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Rewriting Trujillo, reconstructing a nation dominican history in novels by Marcio Veloz Maggiolo, Andre?s l. Mateo, Viriato Sencio?n, and Mario Vargas Llosa /

by Wolff, Andrew B.

Abstract (Summary)
Rafael Leonidas Trujillo’s dictatorship over the Dominican Republic had a profound effect on the country’s literary tradition. Between the years of 1930 and 1961, Trujillo carefully positioned himself at the center of all things Dominican— including the island’s cultural and intellectual discourse. From the beginning of Trujillo’s political career, the dictator’s team of spin-doctors, carefully selected from among the Dominican intelligentsia systematically, exploited the media, poetry, prose narrative, and even popular music to construct a public persona that would eventually grow to mythological proportions. Given the trujillato’s notorious use of literature in mythologizing Trujillo, it is hardly surprising that, in the years immediately following his death, Dominican writers would also employ narrative in their efforts to de/re-mythologize him. The present study examines how four prominent novelists—Marcio Veloz Maggiolo, Andrés L. Mateo, Viriato Sención, and Mario Vargas Llosa—use literature to reexamine and rewrite Trujillo’s 30-year rule over the Dominican Republic. These writers also typify the evolution of the Dominican novel over the last 40 years. Like other Latin American “dictator novels,” the texts studied here—which include De abril en adelante (1975), La balada de Alfonsina Bairán (1985), Los que falsificaron la firma de Dios (1992) and La fiesta del chivo—call attention to both the hegemonic processes that empower and the rhetorical structures that help to shore up authoritarian rule. Building upon the ideas of Ross Chambers, René Girard, Roberto González Echevarría and others, this thesis examines how these writers’ works iv attempt to create “room for maneuver” between the discourse of dictatorship and the dictatorship of narrative convention. My primary assertion is that the rhetorical “free space” created by oppositional texts, when inserted into the dictator’s system of signification, creates the potential for readers’ desires to be shifted away from the dictator and toward a dissenting (frequently the narrative) voice. While large-scale social change brought about via readers reading novels such as those studied here is unlikely, these works chip away at the dictator’s power structure by targeting and changing his constituency one reader at a time. v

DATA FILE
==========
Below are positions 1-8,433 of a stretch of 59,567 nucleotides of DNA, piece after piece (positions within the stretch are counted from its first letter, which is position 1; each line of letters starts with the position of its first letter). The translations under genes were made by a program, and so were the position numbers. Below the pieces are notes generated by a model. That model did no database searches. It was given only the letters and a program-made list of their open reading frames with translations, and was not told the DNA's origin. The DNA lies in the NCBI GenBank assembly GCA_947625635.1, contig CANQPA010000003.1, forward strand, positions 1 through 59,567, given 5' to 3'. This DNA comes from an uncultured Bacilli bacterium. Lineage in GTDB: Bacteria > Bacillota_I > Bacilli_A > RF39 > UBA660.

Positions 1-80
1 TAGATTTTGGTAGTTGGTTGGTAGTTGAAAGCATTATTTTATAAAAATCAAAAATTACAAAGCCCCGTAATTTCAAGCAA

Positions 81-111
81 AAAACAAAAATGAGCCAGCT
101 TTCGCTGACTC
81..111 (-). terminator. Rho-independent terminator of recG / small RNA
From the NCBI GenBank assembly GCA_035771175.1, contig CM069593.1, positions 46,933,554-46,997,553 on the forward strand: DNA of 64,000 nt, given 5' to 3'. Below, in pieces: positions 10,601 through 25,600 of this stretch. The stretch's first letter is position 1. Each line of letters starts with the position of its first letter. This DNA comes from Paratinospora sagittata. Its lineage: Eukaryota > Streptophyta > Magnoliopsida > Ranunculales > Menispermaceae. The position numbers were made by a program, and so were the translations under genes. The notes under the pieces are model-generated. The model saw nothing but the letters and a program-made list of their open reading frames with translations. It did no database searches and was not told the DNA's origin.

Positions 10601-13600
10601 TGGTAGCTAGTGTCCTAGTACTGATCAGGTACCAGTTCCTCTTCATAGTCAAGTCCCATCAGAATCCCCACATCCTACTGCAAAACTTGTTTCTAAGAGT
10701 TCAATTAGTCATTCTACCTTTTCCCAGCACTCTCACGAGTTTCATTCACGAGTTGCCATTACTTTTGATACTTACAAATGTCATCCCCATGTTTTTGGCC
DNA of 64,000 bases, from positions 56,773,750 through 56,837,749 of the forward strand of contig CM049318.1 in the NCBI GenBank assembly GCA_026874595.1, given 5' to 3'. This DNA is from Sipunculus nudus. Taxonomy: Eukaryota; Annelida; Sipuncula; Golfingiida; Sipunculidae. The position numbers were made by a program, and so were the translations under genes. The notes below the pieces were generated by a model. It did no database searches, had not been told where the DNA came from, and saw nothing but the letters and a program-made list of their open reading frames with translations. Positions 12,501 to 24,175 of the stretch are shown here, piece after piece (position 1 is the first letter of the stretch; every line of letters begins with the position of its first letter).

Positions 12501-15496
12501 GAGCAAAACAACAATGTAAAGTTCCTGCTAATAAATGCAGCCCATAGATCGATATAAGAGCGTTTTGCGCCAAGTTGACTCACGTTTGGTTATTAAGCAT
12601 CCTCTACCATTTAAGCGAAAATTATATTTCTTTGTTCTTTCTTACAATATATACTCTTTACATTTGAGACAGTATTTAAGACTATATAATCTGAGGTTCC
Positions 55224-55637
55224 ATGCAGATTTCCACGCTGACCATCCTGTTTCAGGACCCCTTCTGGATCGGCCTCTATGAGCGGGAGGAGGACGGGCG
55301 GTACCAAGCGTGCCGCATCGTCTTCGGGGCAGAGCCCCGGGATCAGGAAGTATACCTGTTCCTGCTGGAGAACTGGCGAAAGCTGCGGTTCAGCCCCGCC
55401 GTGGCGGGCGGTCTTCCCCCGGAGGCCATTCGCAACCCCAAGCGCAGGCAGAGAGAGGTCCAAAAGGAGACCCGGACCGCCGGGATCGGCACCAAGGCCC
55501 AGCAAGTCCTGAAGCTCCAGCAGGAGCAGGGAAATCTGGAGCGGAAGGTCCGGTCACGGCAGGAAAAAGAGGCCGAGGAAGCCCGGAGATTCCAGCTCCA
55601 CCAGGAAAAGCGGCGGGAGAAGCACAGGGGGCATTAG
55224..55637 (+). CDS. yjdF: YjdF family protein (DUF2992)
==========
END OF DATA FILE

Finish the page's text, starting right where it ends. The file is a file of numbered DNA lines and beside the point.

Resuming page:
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School:Pennsylvania State University

School Location:USA - Pennsylvania

Source Type:Master's Thesis

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